Why Writing Works

Disciplinary Approaches to Composing Texts

Writing in Nursing

 by Dr. Nancyruth Leibold

Writing is a core element of nursing because it is a major form of communication. Writing in clinical records creates a record of the patient scenario.  It provides information for future health care workers to access in the provision of care. Published scholarly writing allows a medium of ideas, evidence, knowledge, and experiences to share with others in nursing (Holland & Watson, 2012). For example, a women’s health department in a hospital setting implements a practice program that advocates the use of complementary holistic approaches, such as essential oils and Reiki. The nurses in the unit develop formal procedures, policies, staff education programs, network with other health professionals and the community, and collect research evidence on the effectiveness of the holistic approaches. The results are that patients use less narcotics, report less pain, and report increased satisfaction with the health services they received. By sharing this project with others, it can serve as a solid starting point for other nurses wanting to start a similar project at their facility. By publishing an article about this project, the information is in circulation for others. This benefits the nurses, patients/families, and society as a whole to share knowledge and experiences.  

Types of writing in the field

Nurses do a variety of different types of writing. The types of writing a nurse commonly completes are dependent on the role of the nurse and setting of practice. For example, a nurse who works in the hospital will for the most part write in an electronic health record.  However, a nurse who works in clinical research will predominantly write research proposals, grants, institutional review board applications, and research reports. For this reason, nurses receive education about a wide variety of types of writing.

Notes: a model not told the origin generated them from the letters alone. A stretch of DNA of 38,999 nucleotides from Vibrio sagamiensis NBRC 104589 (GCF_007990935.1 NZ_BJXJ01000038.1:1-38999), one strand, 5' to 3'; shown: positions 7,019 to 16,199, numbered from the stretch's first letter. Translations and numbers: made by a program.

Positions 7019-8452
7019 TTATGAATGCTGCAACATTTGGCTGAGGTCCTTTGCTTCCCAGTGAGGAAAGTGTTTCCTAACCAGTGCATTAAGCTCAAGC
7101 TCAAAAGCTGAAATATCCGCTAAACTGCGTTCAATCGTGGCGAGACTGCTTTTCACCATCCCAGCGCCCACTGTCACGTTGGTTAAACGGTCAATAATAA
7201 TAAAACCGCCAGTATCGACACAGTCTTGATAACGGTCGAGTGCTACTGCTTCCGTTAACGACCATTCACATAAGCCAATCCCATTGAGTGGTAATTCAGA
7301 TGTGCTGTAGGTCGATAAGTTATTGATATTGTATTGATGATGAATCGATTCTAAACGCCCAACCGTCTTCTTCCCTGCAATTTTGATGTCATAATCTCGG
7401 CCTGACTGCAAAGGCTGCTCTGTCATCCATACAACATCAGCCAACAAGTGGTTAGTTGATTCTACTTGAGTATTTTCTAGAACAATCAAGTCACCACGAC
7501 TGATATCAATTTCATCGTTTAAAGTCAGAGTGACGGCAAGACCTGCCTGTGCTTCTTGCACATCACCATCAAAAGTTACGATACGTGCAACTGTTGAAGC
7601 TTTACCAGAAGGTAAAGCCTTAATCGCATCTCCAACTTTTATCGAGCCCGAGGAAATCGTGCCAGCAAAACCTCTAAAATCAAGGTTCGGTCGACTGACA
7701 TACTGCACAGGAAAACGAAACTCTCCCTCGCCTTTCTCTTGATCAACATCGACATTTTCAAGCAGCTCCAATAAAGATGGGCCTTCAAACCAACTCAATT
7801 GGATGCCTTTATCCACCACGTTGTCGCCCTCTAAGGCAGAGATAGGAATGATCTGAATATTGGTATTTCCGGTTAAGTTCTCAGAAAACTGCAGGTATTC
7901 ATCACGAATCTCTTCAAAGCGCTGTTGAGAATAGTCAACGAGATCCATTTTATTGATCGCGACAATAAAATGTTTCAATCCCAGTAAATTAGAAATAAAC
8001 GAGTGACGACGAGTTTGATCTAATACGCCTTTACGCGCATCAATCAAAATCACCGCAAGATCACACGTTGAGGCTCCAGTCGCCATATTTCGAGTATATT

For nursing—the types of writing depend on the area the nurse is working. For example if the nurse is a clinical nurse in patient care, the dominant writing will be quite different from if the nurse is the Nurse Manager of a unit, or if the nurse is a Faculty Member. Since nurses have a lot of mobility in their careers—a nurse could very easily have all of these roles during their career. Therefore, literacy in all the types of writing is very helpful preparation! I have provided some labels but these are quite limited in their meaning and real life application. The following is a list of specific types of writings by nurses (labeled as most dominant, daily impact, and emerging as the field evolves):

  • Scholarly journal articles (theory articles, practice articles) Emerging as the Field Evolves 
  • Research manuscripts Emerging as the Field Evolves 
  • Editorials
  • Blogs Emerging as the Field Evolves 
  • Videos Emerging as the Field Evolves
  • Virtual Simulations  Emerging as the Field Evolves
  • Grants for Funding
  • Annual Reports Emerging as the Field Evolves
  • Quality Improvement Reports  Most Dominant
  • Patient Documentation (graphics, charts, tables, narrative notes) Most Dominant; Daily Impact
  • Websites Daily Impact
  • Instructions Daily Impact
  • Patient/family Education Materials Most Dominant; Daily Impact
  • White Papers Daily Impact
  • Political Letters to Legislators Emerging as the Field Evolves
  • Patient Care Plans Most Dominant; Daily Impact 
  • Infographics/Infograms Emerging as the Field Evolves
  • Electronic Posters Emerging as the Field Evolves
  • Posters Emerging as the Field Evolves
  • PowerPoint Presentations Emerging as the Field Evolves
  • Prezi Emerging as the Field Evolves
  • Glogsters Emerging as the Field Evolves
  • Resume/Curriculum Vitae 
  • Cover letters for resume/curriculum vitae
  • Abstracts Emerging as the Field Evolves
  • Social media (facebook, textblasts, TV monitors) Emerging as the Field Evolves
  • Smart Objectives

Writing in the classroom